The big business of art fraud.
Former Metropolitan Museum of Art Director Thomas Hoving once declared that 40 percent of art in museums is fake. The FBI has a special, highly trained Art Crime Team, and the London-based Art Loss Register has compiled a database of nearly 200,000 stolen artworks. Amore (co-author: Stealing Rembrandts: The Untold Stories of Notorious Art Heists, 2011, etc.), head of security at the Isabella Stewart Gardner Museum, offers riveting profiles of ingenious con men and women who have duped gallery owners, collectors, museum officials, and appraisers to pass off forged paintings as originals by the most famous artists in the world. Among them are Pei-Shen Qian, a talented Chinese immigrant in need of money who produced abstract expressionist paintings complete with the signatures of Pollack, Rothko, and de Kooning; and the brilliant Wolfgang Beltracchi, who claimed that he “channeled” the spirits of the artists whose works he imitated. Forgers, Amore notes, are usually “middle-aged men frustrated by their own failures as artists (or perhaps the failure of the art world to recognize their greatness).” They tend to produce impressionist or abstract expressionist paintings since they are easier to make than old masters; and they work in oils, not the more delicate watercolors. To sell forgeries, they must come up with each work’s provenance, or record of ownership, producing documents that themselves are fake. Art scams require buyers: one con man who auctioned worthless paintings on eBay believed that buyers were motivated by “optimistic self-delusion” that “they have found something good.” That self-delusion might even explain why the head of New York’s famed Knoedler Gallery was taken in by forgers: probably, writes the author, “she was intoxicated by the prospect of being part of the unleashing of a heretofore unknown collection on the world.”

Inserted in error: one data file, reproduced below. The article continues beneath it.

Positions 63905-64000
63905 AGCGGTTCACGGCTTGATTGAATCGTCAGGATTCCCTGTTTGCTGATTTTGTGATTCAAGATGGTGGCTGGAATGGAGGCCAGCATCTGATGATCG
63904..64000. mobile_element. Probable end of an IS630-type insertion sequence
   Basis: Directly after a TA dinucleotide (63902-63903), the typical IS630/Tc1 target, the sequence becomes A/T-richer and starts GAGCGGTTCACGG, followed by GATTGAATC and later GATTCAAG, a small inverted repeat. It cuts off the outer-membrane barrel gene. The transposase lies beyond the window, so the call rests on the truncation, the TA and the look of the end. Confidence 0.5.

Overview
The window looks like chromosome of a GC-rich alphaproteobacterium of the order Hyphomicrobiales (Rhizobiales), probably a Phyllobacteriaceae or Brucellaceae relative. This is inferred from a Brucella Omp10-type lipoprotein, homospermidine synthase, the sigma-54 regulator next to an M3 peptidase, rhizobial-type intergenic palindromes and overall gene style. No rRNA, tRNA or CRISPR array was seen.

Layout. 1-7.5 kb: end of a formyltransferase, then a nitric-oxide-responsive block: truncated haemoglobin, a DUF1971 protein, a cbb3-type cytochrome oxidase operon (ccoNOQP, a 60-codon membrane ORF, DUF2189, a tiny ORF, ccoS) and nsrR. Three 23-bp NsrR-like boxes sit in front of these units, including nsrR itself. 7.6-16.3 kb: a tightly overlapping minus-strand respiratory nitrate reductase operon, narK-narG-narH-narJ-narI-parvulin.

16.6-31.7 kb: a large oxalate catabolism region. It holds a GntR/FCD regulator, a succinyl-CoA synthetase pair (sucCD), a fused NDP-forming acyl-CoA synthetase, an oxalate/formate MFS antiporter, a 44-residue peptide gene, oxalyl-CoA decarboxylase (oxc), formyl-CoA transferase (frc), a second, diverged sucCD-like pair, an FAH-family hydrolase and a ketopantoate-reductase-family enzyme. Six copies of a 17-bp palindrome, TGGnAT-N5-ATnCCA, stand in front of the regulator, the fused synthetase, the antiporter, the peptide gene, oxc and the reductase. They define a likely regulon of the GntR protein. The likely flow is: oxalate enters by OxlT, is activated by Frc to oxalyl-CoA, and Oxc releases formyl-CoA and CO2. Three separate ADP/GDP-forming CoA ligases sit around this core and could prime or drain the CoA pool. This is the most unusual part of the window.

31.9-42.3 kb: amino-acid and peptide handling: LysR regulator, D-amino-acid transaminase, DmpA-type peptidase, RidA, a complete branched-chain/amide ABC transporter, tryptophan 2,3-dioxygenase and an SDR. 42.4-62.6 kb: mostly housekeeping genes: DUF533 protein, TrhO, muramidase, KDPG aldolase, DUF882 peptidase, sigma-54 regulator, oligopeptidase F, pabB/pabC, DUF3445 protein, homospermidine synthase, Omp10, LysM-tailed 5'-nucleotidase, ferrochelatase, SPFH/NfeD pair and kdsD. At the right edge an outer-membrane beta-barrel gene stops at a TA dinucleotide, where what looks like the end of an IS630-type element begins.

An engrossing read about brazen, artful scams.